Then, the naming of the “Sign in Using Our Secure Server” button utterly confused subjects because they were trying to check out as a guest (and, therefore, actively opted not to sign into anything). This particular naming has been used by Amazon for years and has even been highlighted as a best practice to indicate a secure checkout, so how could it lead to such major misinterpretation?
The reason is that it indicates the user will sign in, which makes sense only if they have an account or will create one, but not if they are checking out as a guest. (Amazon does not offer a guest-checkout option, so the wording makes sense in that context.) Given the button’s name, one subject assumed that the only other prominent button on the page, “Checkout with PayPal,” must be the one to pick to initiate the “Checkout as a guest” selection.
Others finally clicked the oddly named button — but nothing seemed to happen. It turns out that inline text reading “Required” appeared next to the “Enter your eMail Address” label (seen above), but no one noticed it initially. The subjects typically waited for a little while just in case the website did not load, and then clicked again, at which point most realized that they needed to fill in more data. By this point, some, especially those who did not notice the validation error, concluded that they were not allowed to check out as a guest and proceeded to create an account instead.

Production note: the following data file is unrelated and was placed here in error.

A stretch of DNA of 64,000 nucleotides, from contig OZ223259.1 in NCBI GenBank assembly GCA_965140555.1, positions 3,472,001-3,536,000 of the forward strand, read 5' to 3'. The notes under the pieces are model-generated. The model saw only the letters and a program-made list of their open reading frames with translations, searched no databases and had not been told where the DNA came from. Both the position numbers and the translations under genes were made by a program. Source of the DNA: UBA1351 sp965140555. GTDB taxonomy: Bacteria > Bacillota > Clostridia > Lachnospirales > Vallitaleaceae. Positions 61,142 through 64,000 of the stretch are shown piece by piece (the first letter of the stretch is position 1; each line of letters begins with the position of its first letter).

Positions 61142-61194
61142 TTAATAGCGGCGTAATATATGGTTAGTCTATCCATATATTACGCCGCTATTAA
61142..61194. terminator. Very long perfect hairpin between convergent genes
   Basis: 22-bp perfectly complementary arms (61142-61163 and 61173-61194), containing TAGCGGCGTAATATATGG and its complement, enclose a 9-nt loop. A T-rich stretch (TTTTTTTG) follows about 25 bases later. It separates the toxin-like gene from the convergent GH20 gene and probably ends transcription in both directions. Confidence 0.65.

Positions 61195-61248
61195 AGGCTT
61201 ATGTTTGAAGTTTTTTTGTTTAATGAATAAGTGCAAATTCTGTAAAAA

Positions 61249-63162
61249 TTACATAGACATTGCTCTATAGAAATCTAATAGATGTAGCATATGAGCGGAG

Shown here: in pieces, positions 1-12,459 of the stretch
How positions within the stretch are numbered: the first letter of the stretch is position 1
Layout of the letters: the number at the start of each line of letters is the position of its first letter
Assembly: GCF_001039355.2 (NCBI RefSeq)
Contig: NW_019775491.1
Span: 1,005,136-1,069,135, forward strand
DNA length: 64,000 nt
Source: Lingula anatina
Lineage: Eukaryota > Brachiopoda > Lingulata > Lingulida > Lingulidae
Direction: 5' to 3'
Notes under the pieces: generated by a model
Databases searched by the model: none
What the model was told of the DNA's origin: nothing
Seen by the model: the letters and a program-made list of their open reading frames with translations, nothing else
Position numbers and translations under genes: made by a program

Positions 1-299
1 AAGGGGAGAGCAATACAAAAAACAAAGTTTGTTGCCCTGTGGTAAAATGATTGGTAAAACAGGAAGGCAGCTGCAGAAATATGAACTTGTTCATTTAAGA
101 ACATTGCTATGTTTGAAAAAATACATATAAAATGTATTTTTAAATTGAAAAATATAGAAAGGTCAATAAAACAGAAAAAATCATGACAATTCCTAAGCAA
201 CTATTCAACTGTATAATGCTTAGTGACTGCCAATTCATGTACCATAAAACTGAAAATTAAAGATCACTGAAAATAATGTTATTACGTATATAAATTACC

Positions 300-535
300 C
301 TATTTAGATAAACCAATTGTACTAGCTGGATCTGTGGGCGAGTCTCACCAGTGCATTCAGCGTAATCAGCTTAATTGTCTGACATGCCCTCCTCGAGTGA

One explained his experience thusly, “Normally I would think ‘guest checkout’ would let me through without having to create an account. But here I have to fill in my mail, so I have no idea what that option is for, then. To be on the safe side, I’ll then pick the ‘No, I’m a new customer,’ because if I’m forced to create an account, I might as well just do it properly anyways.”
Making the account-selection process clear is as important as offering a guest checkout option. Following two main design principles will help to prevent these serious problems:
- Always place the guest-checkout option at the top, with its own button to proceed, so that the user does not need to fill in an email field in this step. (If needed, you can look up whether the user has an account in the next step, when you ask for their email address, to ensure that they have not selected the guest checkout just because it is the first option in the list.)